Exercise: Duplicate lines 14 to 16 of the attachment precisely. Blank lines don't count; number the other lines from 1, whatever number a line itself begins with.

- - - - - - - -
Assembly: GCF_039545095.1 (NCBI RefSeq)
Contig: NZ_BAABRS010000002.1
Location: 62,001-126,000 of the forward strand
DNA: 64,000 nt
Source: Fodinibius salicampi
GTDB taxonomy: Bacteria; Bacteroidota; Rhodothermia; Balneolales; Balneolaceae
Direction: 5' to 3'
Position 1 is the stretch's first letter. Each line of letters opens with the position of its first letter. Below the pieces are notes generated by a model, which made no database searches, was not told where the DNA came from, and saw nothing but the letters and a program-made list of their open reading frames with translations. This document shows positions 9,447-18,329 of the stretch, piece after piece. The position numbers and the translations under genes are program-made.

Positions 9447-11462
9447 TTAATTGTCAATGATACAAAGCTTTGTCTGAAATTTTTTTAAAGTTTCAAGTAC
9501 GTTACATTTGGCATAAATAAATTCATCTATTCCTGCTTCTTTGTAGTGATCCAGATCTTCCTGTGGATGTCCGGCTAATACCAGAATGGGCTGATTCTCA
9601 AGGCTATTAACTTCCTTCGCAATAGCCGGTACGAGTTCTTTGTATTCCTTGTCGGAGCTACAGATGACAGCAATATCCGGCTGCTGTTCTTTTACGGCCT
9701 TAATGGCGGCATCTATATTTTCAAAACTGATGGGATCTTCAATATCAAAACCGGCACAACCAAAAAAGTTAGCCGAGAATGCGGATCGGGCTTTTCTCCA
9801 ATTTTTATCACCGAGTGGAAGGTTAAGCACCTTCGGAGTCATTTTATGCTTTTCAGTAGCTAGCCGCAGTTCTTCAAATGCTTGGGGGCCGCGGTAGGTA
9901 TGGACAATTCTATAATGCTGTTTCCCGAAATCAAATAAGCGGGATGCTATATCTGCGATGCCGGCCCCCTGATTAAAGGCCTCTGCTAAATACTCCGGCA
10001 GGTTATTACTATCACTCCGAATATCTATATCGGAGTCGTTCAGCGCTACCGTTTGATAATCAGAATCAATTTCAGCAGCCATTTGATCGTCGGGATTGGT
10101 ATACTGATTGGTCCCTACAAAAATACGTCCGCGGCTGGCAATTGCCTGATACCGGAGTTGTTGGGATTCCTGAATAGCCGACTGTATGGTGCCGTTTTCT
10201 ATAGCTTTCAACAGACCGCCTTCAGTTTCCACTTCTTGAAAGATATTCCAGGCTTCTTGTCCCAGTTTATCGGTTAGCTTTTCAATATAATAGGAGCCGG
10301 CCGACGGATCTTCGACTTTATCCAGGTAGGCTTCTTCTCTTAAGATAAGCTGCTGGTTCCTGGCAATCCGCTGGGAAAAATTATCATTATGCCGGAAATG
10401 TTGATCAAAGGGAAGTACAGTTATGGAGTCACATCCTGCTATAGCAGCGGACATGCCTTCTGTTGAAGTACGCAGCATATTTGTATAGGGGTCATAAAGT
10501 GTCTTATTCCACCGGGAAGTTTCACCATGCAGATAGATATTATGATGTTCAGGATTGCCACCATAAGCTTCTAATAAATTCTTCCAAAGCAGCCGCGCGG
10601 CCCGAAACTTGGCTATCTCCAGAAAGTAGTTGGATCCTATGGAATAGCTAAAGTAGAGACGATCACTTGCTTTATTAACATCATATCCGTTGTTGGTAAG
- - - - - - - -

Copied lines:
9801 ATTTTTATCACCGAGTGGAAGGTTAAGCACCTTCGGAGTCATTTTATGCTTTTCAGTAGCTAGCCGCAGTTCTTCAAATGCTTGGGGGCCGCGGTAGGTA
9901 TGGACAATTCTATAATGCTGTTTCCCGAAATCAAATAAGCGGGATGCTATATCTGCGATGCCGGCCCCCTGATTAAAGGCCTCTGCTAAATACTCCGGCA
10001 GGTTATTACTATCACTCCGAATATCTATATCGGAGTCGTTCAGCGCTACCGTTTGATAATCAGAATCAATTTCAGCAGCCATTTGATCGTCGGGATTGGT